Little Deaths by Emma Flint


Emma Flint’s debut novel is based on the real-life case of Alice Crimmins who, in 1965, was accused of murdering her young son and daughter. The case has inspired several fictional retellings, including Mary Higgins Clark’s Where Are The Children?

In Flint’s hands, Alice Crimmins becomes Ruth Malone and the gender politics of the case come to the fore. Ruth exposes the paradoxical and hypocritical way in which society views women. In a world where “nobody got time for someone else’s sadness”, Ruth recognises the need to present a polished and presentable exterior for risk of being labelled hysterical and/or undesirable: “She had to keep the wrong part of her, the messy part, hidden.”

But, although society demands this performance from Ruth, it also condemns her for it. Her regard for her own appearance, her fondness for male company, the fact that she tired of the constraints of domesticity – not only are these traits seen as incompatible with her role as a mother, they are signs of her guilt:

‘Bitch did it. No doubt.’ That was a guy with the nose of a drinker and a drooping eyelid that looked like a wink. ‘You seen how she looks coming in and out of the station – face all made up and hair done. She’s never cried for ’em. Not once.’

Flint’s examination of this issue is interesting, but once the novel has made its point, it has nothing else to do but to keep on making it. There is something a little hollow about Little Deaths, despite Flint’s atmospheric depiction of 1960s Queens. Large swathes of the book drag terribly. I think part of the problem is that, most of the time, readers are kept an arm’s length from Ruth. There is the odd striking, beautifully written depiction of her grief, but most of the time Ruth is remote and the novel lacks an emotional core.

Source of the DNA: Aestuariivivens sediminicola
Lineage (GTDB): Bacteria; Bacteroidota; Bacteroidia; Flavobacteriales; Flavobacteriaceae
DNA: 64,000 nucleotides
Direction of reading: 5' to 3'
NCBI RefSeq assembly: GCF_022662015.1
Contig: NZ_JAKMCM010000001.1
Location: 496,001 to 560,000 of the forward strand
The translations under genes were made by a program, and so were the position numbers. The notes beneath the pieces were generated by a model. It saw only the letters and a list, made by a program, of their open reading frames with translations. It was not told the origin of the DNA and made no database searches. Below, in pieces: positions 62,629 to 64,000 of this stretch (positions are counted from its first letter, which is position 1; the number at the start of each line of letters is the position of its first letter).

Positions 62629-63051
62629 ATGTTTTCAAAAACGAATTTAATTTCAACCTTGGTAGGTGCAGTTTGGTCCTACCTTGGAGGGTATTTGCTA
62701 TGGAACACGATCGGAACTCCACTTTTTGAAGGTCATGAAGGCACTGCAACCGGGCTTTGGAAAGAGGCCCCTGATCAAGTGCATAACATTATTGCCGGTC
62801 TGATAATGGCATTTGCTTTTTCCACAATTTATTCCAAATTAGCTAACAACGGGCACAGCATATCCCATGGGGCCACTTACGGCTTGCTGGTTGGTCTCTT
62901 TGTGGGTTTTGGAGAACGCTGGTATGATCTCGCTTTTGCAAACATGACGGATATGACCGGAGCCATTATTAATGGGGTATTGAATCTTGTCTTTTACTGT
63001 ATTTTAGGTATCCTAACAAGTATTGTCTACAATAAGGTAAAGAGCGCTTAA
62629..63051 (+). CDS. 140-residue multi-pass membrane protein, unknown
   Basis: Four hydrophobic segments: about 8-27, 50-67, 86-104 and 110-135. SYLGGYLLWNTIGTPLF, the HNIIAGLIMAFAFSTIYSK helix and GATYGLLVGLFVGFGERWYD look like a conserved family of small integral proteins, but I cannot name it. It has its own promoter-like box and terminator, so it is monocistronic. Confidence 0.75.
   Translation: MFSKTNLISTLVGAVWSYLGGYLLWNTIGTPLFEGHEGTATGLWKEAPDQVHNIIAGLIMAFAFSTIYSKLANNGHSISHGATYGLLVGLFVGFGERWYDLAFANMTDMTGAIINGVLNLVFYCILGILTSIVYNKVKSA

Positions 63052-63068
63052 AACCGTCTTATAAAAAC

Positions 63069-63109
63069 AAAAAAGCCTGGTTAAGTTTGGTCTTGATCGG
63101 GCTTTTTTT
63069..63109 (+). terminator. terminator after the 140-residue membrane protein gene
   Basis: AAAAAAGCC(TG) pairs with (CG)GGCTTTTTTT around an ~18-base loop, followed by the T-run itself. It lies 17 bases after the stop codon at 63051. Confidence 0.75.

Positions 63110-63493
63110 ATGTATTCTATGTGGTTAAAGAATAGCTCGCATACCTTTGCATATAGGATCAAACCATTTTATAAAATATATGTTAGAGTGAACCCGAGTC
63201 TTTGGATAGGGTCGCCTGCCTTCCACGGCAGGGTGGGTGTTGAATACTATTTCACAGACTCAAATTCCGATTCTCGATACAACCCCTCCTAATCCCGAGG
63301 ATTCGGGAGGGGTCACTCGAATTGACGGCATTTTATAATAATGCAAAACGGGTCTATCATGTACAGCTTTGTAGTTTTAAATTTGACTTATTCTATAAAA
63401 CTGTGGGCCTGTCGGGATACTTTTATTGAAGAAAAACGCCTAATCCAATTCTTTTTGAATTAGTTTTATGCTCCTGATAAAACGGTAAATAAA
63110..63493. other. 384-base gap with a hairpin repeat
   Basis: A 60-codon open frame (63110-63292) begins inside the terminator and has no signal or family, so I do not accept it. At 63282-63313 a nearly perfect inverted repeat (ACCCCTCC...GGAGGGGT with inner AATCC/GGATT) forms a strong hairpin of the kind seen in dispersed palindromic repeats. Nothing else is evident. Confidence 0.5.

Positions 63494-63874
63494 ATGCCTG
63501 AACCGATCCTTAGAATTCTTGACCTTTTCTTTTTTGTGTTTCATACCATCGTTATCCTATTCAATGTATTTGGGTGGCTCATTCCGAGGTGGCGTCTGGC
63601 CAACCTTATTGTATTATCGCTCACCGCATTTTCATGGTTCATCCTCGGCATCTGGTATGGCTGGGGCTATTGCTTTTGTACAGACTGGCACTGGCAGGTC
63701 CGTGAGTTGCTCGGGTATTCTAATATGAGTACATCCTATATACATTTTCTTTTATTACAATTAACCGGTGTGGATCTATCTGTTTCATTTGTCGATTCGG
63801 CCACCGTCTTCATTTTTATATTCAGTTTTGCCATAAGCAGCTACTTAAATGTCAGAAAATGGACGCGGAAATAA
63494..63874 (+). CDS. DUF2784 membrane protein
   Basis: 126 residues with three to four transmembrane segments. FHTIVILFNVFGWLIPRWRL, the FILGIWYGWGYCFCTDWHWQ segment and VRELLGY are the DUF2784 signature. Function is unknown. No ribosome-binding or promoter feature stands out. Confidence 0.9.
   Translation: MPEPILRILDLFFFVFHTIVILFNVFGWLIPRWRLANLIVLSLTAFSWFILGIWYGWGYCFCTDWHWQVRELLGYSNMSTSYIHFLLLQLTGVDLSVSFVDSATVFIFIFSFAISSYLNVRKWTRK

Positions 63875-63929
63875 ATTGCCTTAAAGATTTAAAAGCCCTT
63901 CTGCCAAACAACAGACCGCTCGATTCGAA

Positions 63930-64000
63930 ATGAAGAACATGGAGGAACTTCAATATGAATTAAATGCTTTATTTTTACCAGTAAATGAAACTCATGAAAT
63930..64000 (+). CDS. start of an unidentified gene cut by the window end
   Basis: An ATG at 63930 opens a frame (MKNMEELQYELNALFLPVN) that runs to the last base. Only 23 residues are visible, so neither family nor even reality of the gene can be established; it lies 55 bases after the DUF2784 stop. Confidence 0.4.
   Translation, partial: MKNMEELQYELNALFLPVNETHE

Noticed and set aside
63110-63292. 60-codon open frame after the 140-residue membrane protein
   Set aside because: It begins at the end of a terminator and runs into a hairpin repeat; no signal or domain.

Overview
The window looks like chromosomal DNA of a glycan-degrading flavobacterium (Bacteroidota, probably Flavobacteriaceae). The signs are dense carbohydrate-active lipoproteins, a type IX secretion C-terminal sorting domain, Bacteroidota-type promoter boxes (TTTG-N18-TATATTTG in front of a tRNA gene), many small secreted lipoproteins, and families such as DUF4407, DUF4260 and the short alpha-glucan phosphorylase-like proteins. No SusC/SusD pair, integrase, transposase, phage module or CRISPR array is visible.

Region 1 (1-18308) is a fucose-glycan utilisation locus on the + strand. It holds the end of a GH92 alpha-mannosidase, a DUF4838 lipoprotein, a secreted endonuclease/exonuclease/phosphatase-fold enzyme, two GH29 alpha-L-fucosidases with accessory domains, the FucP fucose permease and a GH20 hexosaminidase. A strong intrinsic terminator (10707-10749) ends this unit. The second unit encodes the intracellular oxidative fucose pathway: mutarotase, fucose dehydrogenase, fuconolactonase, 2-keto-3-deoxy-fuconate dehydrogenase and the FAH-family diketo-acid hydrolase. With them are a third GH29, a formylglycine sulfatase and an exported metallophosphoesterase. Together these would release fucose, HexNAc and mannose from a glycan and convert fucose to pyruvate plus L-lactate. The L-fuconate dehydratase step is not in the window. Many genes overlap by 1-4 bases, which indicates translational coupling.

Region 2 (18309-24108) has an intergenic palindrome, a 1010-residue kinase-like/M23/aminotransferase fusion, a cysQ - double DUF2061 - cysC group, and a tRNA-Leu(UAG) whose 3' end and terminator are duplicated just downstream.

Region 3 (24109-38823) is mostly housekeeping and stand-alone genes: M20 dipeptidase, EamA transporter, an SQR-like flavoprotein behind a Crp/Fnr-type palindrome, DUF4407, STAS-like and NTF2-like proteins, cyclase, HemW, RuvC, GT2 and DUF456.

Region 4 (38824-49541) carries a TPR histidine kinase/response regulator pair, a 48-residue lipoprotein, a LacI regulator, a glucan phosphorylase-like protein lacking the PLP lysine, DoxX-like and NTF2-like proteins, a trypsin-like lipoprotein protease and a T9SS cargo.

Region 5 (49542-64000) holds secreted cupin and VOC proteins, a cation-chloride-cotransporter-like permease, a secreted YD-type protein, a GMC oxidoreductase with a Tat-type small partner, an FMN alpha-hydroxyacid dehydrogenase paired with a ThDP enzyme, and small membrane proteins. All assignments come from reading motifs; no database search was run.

This is certainly not supplied by Pete Wonicke, the journalist who becomes fixated on discovering the ‘real Ruth’ beyond the tawdry tabloid headlines he is originally charged to write. His obsession with Ruth is never fully explained and his actions towards the end of the novel are far-fetched to say the least. Indeed, the whole finale verges on daftness.

Overall, whilst there is some interesting meditation on gender politics here, there is little else. A bit of a disappointment, then, but there is enough insight and good writing here to draw me to Flint’s future work.

Good Me Bad Me by Ali Land

As I look down at their beautiful faces I remember a story I read. A Native American tale where the Cherokee tells his grandson there’s a battle between two wolves in all of us. One is evil, the other good. The boy asks him, which wolf wins? The Cherokee tells him, the one you feed. (p. 56)


2017 seems to have brought with it a truckload of astonishingly assured and exciting debut novels. One of the most hyped of the bunch is Ali Land’s thriller, Good Me Bad Me, which I reckon just about lives up to its billing. It is a compulsive read, a true page-turner, even if it does stumble a little bit at the end.

Unlike other examples of the genre, much of Good Me Bad Me‘s horror and darkness lies right on the surface, rather than being buried beneath, a mystery to slowly unravel. This makes the novel more of a vivid and disturbing psychological portrait than a psychological thriller. But it is gripping and compulsive regardless.

The character we get this vivid and disturbing psychological portrait of is 15-year-old Milly Barnes. We know, more or less from the start, that Milly’s mother is a serial killer who abused her for years and is accused of murdering nine children. Milly is awaiting her mother’s trial, having finally reported her to the police. Despite this, and despite her awareness of her mother’s guilt and monstrousness, Milly’s bond with her mother remains:

… the person I want to run from is also the person I want to run to. (p. 45)

Land, with her sparse, direct, almost staccato prose, deftly explores this conflict. Moreover, by placing Milly with a foster family who aren’t exactly the Waltons, Land raises the question: who can truly help a child this damaged?